Monday, February 19, 2018

Burrowing Owls Survive Irma


Typical posting damage - lines down and tangled in branches, which also pulled down many pvc pipes. This pair of owls doesn’t seem to mind.

Typical posting damage – lines down and tangled in branches, which also pulled down many pvc pipes. This pair of owls doesn’t seem to mind.

Since Hurricane Irma, people have been concerned about the welfare of the beloved burrowing owls on Marco Island.

Just last week, Jean Hall (Manager) and Karol Tenace (Assistant Manager) of Audubon’s Marco Owl Watch Program surveyed 75 owl postings. Almost all needed repair. Fortunately, they saw 32 owls in just four hours. This is great news for Marco Island’s resident raptors. Posting repairs will be ongoing in the coming weeks and weed whacking has already started.

An Owl Watch monitor took a quick owl survey of postings in her neighborhood four days after Irma and noted that the owls suffered no visible impact from the hurricane. The monitor commented, “If only the people had survived so well!” The burrows were clear of debris and well maintained, and the owls were acting feisty. Some of the postings were down and were re-righted without using tools.

An owl pair sits near their burrow, which was completely covered by palm fronds and debris, and postings down.

An owl pair sits near their burrow, which was completely covered by palm fronds and debris, and postings down.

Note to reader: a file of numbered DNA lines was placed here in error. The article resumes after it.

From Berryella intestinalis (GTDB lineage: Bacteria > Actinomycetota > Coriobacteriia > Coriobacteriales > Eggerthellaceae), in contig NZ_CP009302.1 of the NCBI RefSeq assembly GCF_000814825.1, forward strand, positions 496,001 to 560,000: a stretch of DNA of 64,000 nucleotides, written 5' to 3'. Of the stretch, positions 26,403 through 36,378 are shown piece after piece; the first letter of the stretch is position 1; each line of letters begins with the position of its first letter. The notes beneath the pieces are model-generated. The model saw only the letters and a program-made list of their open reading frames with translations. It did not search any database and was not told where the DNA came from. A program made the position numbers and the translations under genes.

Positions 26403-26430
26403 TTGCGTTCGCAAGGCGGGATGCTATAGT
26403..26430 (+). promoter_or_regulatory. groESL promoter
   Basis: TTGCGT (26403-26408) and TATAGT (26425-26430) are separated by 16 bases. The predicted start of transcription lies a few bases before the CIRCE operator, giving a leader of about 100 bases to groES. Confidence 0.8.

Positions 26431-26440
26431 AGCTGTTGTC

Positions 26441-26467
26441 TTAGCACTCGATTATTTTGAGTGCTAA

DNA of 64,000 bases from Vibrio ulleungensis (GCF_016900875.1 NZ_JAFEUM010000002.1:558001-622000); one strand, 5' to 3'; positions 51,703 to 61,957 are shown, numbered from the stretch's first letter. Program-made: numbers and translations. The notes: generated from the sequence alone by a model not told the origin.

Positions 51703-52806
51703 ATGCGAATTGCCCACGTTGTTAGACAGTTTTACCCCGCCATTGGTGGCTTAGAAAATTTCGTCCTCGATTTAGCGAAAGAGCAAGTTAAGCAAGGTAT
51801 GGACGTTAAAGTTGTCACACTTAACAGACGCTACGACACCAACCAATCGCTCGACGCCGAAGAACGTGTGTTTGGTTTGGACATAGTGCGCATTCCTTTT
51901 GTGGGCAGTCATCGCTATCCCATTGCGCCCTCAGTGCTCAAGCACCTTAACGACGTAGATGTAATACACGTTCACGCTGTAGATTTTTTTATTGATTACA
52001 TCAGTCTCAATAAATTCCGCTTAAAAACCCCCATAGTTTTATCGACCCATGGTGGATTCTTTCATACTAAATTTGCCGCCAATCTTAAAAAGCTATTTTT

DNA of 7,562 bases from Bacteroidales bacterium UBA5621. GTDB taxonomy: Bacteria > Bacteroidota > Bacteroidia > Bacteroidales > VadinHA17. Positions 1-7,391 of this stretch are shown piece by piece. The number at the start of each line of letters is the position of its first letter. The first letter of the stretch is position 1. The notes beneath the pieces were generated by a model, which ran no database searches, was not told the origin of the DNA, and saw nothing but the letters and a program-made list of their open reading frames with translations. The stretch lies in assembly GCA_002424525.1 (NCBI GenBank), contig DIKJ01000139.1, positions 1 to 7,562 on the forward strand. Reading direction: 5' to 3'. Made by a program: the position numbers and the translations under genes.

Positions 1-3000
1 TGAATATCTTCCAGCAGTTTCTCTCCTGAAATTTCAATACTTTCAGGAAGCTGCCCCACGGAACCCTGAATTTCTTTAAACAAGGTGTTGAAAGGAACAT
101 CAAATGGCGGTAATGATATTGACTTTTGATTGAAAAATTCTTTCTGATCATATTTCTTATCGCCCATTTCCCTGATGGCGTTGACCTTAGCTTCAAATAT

It was estimated that as many as six million Floridians left the state to escape from Hurricane Irma’s path. Humans got plenty of time to prepare and flee Marco Island as the news media focused on the Irma’s predicted record setting strong winds and water surges. Our resident wildlife did not have that luxury. Our feathered friends were left to deal with whatever Hurricane Irma brought along.

Unlike humans, burrowing owls could not evacuate to avoid Irma. They sought shelter wherever they could find it, like this owl whose refuge was found under a house’s cement slab. Owl Watch added a new perch near the slab.

Unlike humans, burrowing owls could not evacuate to avoid Irma. They sought shelter wherever they could find it, like this owl whose refuge was found under a house’s cement slab. Owl Watch added a new perch near the slab.

This time of year, the young burrowing owls have left the burrows and taken flight. During the summer months, they hide inside the cooler temperature of their burrows. While our island is subject to tropical storms and hurricanes, nature has provided well for our burrowing owls. The owl nesting season runs from mid-February through late June. Most of the fledglings are born in April and begin flying by May. By the time hurricane season is here (from June-November), the chicks have already left the nest and are on their own.

Palm fronds and cuttings completely cover an owl burrow. Photos by Jean Hall

Palm fronds and cuttings completely cover an owl burrow. Photos by Jean Hall

Marco Island’s soil is also composed mostly of sand, which is very porous and drains quickly. Flooded burrows drain quickly and owls return. Just like humans, they go someplace safe during a hurricane. Burrowing owls find shelter in building awnings, protected alcoves, under cars, behind thick hedges and anywhere they feel safe. During a hurricane, their burrows can get blocked by tree branches or palm fronds, blocking their exit or entry.

Just as Marco Island residents are busy rebuilding after Hurricane Irma, burrowing owls returning to their burrows may also decide to make a few changes. Each day, you will hear more and more of them returning to their old burrows and at night you’ll hear their gentle coos and chirps; signs that life is slowly getting back to a routine. Just like human communities, wildlife landscapes and ecosystems may undergo some changes, but in time will recover stronger than ever.

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